A Long Way Down by Nick Hornby

I recently finished reading Nick Hornby’s latest novel, A Long Way Down. It’s a dark comedy about four suicidal strangers who meet on the top of a building, where each had gone to jump. Their impulse to save each other forces them to realize their own self-preservation instinct. After walking down, the four bond into an unlikely band of friends.

‘If Camus had written a grown up version of The Breakfast Club, the result might have had more than a little in commmon with [A Long Way Down] … a brave and absorbing book. It’s a thrill to watch a writer as talented as Hornby take on the grimmest of subjects without flinching, and somehow make it funny and surprising at the same time’

Tom Perotta, Publishers Weekly

JJ, described as a “tall, cool, American, looks like a rock-star (was, in fact, a rock-star before his band split) – who’s weighed down with a heap of problems and pizza,” was the character who most struck me. At an adult developmental leap point in life, he’s trying to decide whether he can choose to leap forward, or if he ought to just leap off.

Early on he’s explaining his story, how he ended up on the roof, and references it all back to when his band, Big Yellow, split up:

When Big Yellow played live, it was like some kind of Pentecostal service; instead of applause and whistles and hoots, there’d be tears and teeth-grinding and speaking in tongues. We saved souls.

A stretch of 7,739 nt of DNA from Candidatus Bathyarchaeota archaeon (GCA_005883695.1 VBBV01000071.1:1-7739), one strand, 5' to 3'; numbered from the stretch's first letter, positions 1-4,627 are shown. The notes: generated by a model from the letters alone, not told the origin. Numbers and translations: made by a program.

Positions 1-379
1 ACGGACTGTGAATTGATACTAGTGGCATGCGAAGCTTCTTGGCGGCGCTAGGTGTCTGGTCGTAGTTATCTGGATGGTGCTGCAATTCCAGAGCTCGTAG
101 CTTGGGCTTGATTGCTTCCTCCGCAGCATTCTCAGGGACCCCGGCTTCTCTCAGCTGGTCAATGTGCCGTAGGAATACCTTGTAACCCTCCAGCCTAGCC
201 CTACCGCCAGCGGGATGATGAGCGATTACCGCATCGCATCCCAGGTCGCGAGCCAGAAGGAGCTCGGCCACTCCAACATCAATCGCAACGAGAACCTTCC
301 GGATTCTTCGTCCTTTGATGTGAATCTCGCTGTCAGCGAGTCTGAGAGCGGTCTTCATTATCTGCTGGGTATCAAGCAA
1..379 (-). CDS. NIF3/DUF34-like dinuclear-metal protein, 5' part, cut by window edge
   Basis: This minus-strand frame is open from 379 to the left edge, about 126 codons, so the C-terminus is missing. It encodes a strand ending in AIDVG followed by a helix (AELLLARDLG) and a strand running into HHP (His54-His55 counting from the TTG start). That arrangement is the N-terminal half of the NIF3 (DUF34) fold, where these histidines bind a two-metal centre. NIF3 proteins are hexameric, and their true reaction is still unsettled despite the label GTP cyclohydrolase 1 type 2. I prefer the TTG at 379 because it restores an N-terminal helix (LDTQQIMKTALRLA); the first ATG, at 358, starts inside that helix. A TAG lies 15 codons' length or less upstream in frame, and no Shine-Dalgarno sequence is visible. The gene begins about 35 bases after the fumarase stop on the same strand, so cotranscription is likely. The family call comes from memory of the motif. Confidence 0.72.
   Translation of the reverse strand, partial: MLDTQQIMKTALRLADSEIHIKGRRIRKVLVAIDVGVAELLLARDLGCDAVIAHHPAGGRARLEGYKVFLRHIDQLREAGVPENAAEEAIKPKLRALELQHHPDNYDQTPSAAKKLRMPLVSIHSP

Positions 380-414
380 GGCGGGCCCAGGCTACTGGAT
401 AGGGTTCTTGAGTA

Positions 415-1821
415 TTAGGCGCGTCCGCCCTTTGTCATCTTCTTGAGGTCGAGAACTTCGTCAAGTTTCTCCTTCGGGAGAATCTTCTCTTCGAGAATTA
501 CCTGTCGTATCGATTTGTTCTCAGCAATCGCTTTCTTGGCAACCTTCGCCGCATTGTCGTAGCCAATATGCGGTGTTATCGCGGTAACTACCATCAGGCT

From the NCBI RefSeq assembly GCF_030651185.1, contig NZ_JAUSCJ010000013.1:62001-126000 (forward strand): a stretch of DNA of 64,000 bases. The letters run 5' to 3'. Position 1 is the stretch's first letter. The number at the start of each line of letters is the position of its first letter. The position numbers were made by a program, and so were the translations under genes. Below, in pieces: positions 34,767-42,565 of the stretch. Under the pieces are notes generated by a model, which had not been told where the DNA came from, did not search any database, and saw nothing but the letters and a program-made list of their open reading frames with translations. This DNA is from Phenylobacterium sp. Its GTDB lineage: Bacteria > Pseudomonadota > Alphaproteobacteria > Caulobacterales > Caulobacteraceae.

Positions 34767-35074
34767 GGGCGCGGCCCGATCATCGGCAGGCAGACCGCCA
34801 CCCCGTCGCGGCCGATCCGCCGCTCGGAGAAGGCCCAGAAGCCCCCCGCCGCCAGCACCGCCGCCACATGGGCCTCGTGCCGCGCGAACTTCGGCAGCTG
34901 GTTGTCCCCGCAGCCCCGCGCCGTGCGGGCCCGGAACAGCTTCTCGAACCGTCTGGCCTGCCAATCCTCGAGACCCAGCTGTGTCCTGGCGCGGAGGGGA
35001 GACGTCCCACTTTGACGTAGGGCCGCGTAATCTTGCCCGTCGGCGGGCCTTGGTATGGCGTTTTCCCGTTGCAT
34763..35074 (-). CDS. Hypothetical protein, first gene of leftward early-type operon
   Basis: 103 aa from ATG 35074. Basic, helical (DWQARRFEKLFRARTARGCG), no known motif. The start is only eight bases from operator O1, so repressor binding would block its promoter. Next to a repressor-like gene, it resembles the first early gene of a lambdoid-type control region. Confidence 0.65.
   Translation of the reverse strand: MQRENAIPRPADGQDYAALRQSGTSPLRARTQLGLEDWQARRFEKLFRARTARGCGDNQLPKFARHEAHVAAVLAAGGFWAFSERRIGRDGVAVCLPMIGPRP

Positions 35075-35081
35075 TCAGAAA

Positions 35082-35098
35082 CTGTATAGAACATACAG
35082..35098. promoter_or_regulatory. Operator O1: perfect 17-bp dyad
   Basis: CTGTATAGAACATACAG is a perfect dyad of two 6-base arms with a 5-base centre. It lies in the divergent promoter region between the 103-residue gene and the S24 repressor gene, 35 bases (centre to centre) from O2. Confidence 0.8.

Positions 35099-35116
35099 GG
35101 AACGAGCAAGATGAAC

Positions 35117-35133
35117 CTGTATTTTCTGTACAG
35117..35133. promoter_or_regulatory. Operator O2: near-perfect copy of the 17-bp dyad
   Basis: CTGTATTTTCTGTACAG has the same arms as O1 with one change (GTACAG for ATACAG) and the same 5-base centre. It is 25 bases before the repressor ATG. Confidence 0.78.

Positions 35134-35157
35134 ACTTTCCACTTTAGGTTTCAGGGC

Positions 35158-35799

But we used to have these messages boards up on our Web site, and I’d read them every now and again, and I could tell that people felt the same way we did; and I looked at other people’s boards, too, and they didn’t have the same kind of fans. I mean, everyone has fans who love what they do, otherwise they wouldn’t be fans, right? But I could tell from reading the other boards that our guys walked out of our shows feeling something special. We could feel it and they could feel it. It’s just that there weren’t enough of them, I guess. Anyway.

As usual, Hornby has created four very flawed characters who nevertheless engage you, and to whom you relate (even if in varying degrees).

The story requires no suspension of disbelief, flows easily and entertainingly, and is well worth your time.

copyright 2007 Julie Pippert

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